As the Sacramento Kings finished shootaround on Monday morning, Vince Carter noticed music playing in the background of the Spectrum Center.
The song was by Bob Marley, or for Carter, 40, someone he’s been listening to for years. As for the rest of his team, one of the youngest in the NBA?
“I guarantee you,” Carter said with a grin, “they didn’t know that that was Bob Marley playing.”
It’s a trivial moment in the grand scheme of things, but it’s also the perfect example of Carter’s standing on his own team and in the league. At 40, Carter is the oldest player in the NBA, and on this youth-oriented Kings squad (where 11 of 17 players are 25 or younger), his veteran status stands out even more. He’s also the last of a generation of NBA players coached by former UNC coach Dean Smith, who died in 2015.
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This offseason when he signed with the Kings, Carter knew the situation he’d be coming into – loads of young, unproven talent; a mentoring role; and trying to educate inexperienced players on what the NBA is all about. In fact, the first text message he received after signing was from rookie Justin Jackson, a fellow North Carolina alum (who was 3 years old when Carter entered the league).
“He called me Mr. Carter, kept calling me sir,” Carter said, laughing. “I was like, ‘Hey man, cut it out – it’s VC or Vince or whatever.’”
But even given Carter’s advanced age, he hasn’t accepted a bench role or stopped giving the game his all.
That makes sense, considering it’s what drives him to keep playing.
“I love it, to be honest with you,” Carter said. “If I didn’t love it, I wouldn’t have the desire to put the work in that I have to put in each and every day.
“The day I don’t want to prepare for the season, prepare for a game, is the day I’ll walk away – and I’m still willing to do it.”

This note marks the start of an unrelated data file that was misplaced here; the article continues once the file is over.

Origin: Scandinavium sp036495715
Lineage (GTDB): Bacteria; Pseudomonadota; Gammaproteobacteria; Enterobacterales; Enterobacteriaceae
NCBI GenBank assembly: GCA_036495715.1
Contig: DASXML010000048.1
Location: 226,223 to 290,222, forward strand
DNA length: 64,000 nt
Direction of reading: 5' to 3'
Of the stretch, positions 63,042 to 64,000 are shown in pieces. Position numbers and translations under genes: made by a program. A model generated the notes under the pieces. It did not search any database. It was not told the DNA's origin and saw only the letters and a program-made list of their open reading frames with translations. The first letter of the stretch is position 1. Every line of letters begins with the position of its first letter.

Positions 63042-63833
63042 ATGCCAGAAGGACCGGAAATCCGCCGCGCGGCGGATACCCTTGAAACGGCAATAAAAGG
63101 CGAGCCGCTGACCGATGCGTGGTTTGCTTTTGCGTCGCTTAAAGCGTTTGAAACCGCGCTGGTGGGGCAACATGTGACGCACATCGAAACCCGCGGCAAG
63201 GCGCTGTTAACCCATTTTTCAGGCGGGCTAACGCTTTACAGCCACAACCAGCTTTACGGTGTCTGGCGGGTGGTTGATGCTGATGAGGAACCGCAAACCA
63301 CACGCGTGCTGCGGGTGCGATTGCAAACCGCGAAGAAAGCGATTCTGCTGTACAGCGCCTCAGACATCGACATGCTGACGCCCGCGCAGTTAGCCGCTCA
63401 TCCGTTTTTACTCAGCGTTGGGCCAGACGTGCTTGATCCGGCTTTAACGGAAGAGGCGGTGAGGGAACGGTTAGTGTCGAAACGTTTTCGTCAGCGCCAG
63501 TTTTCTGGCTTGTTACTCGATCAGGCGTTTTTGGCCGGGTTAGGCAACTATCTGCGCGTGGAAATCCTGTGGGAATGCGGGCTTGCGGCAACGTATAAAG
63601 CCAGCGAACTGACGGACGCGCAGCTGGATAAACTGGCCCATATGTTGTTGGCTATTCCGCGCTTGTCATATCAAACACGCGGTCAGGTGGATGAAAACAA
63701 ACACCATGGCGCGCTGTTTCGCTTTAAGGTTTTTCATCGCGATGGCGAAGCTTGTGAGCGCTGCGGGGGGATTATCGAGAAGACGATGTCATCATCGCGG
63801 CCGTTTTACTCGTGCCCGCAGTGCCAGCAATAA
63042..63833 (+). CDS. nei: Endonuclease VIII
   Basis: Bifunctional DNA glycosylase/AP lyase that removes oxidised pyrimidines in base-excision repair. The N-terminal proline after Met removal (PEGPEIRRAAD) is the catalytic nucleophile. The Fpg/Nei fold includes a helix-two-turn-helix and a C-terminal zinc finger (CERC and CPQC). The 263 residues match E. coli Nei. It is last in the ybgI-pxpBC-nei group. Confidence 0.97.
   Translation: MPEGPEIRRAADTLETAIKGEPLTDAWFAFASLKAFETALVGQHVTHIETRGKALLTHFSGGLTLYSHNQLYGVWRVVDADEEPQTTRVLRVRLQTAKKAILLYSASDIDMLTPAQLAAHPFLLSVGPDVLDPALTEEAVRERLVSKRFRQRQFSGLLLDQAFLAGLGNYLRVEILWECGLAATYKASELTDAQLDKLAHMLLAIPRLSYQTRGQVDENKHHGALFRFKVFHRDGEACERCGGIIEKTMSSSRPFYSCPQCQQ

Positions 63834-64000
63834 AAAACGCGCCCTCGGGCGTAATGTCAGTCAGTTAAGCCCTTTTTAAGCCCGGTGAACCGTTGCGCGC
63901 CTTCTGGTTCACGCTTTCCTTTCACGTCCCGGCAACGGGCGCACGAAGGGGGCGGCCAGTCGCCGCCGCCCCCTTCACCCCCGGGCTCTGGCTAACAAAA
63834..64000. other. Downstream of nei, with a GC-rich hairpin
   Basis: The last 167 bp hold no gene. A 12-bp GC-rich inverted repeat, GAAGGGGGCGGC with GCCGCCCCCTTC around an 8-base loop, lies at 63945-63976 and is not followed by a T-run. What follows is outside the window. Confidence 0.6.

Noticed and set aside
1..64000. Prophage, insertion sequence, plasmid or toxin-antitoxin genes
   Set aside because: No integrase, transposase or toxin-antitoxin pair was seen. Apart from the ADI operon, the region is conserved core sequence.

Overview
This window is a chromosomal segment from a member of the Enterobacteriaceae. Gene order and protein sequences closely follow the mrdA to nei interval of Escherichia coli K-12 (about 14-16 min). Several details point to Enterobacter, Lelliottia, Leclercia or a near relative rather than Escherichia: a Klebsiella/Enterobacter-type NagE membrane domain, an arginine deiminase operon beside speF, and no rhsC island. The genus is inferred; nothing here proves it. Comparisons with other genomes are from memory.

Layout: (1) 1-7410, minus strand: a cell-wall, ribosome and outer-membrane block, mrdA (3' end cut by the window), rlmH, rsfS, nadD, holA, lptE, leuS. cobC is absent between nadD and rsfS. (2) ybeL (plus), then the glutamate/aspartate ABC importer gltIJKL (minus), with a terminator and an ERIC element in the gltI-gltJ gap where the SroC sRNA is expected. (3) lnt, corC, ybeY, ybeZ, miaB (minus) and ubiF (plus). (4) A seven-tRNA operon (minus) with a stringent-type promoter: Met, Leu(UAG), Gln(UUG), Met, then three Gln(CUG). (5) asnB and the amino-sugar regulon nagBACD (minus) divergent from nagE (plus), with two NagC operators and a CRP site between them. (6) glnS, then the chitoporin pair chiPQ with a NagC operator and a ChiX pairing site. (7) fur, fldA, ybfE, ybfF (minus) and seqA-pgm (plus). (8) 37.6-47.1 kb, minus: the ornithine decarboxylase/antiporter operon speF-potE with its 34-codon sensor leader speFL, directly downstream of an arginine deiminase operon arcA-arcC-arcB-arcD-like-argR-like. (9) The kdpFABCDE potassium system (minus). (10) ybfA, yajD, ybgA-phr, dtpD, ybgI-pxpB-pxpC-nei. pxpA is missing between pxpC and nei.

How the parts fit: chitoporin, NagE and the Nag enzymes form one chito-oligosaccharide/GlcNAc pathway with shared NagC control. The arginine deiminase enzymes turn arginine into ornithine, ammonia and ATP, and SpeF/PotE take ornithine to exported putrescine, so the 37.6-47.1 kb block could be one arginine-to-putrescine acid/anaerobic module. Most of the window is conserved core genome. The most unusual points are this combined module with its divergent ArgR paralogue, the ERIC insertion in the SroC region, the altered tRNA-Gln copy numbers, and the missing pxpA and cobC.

It’s also not like Carter is just holding a ceremonial roster slot for this team either. Carter, who started his NBA career in 1998 with Toronto, may only be averaging 4.5 points per game in 15.7 minutes, but there are still flashes of the man known better as ‘Air Canada.’ For example, when he scored 24 points in a win over the Cavaliers, or had 12 points and eight rebounds against the Nuggets ... in the span of two weeks.
Those sorts of performances are outliers, of course, but they demonstrate that when Carter is on, he’s still got it.
To manage Carter’s minutes (and physical needs), coach Dave Joerger has implemented a rotating schedule for resting his few veterans. That means Carter may not be active for every game, but that’s more a method for keeping him fresh than anything else. It’s akin to the Panthers giving veterans such as Julius Peppers days off from practice – Carter and Peppers can still play, but they have to be more careful with their bodies.
“Sometimes you see a guy out here who is stronger, faster, taller, jumps higher than you now, all that stuff, it’s just the competition,” Carter said. “With him being able to do that, I just try to outsmart my opponent. It’s the preparation that’s the toughest, that everybody doesn’t see.”
Jackson, who has been taken under Carter’s wing somewhat, said he’s still constantly surprised by some of the things Carter can do.
“You’re not supposed to be able to still jump and shoot the way that he can at 40 years old,” Jackson said. “It’s the reason he’s going to be in the Hall of Fame.”
But does Carter ever surprise himself? With his longevity, or outbursts like against Cleveland, or anything?
“Sometimes I do surprise myself,” Carter said, “because some days I feel awful. If you watch me in the mornings walk in, you’ll be like, ‘There’s no way he’s playing today.’ That’s the honest truth, they kill me all the time. I think that’s the motivation because I know. I try to walk all cool, calm and collected, and sometimes I can’t do it because it’s 40. Forty is forty.
“I know some of those days, you’re gonna watch me like, ‘Oh, he looked bad today. Why is he playing?’” Carter said. “But if I love it, I just keep going.”